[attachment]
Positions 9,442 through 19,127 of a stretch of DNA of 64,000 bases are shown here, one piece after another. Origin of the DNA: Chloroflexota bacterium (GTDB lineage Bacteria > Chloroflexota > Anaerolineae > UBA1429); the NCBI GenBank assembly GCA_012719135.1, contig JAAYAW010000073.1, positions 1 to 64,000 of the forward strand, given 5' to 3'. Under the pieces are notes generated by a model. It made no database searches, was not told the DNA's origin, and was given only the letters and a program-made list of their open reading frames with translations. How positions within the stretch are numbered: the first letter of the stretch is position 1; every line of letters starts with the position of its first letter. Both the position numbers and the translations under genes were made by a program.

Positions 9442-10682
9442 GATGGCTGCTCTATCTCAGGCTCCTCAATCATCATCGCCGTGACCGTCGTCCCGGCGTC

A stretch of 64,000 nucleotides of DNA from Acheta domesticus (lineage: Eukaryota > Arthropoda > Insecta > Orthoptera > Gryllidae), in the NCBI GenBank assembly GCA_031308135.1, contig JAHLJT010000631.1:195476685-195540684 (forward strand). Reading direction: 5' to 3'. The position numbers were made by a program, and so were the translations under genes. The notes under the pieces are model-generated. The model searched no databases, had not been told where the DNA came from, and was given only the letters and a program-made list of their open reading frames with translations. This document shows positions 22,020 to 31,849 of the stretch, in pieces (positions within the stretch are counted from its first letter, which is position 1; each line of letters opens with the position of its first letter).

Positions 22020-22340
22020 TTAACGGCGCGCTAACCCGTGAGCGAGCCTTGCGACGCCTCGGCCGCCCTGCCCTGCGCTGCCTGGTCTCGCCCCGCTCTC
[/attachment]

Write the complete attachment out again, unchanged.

Positions 9,442 through 19,127 of a stretch of DNA of 64,000 bases are shown here, one piece after another. Origin of the DNA: Chloroflexota bacterium (GTDB lineage Bacteria > Chloroflexota > Anaerolineae > UBA1429); the NCBI GenBank assembly GCA_012719135.1, contig JAAYAW010000073.1, positions 1 to 64,000 of the forward strand, given 5' to 3'. Under the pieces are notes generated by a model. It made no database searches, was not told the DNA's origin, and was given only the letters and a program-made list of their open reading frames with translations. How positions within the stretch are numbered: the first letter of the stretch is position 1; every line of letters starts with the position of its first letter. Both the position numbers and the translations under genes were made by a program.

Positions 9442-10682
9442 GATGGCTGCTCTATCTCAGGCTCCTCAATCATCATCGCCGTGACCGTCGTCCCGGCGTC

A stretch of 64,000 nucleotides of DNA from Acheta domesticus (lineage: Eukaryota > Arthropoda > Insecta > Orthoptera > Gryllidae), in the NCBI GenBank assembly GCA_031308135.1, contig JAHLJT010000631.1:195476685-195540684 (forward strand). Reading direction: 5' to 3'. The position numbers were made by a program, and so were the translations under genes. The notes under the pieces are model-generated. The model searched no databases, had not been told where the DNA came from, and was given only the letters and a program-made list of their open reading frames with translations. This document shows positions 22,020 to 31,849 of the stretch, in pieces (positions within the stretch are counted from its first letter, which is position 1; each line of letters opens with the position of its first letter).

Positions 22020-22340
22020 TTAACGGCGCGCTAACCCGTGAGCGAGCCTTGCGACGCCTCGGCCGCCCTGCCCTGCGCTGCCTGGTCTCGCCCCGCTCTC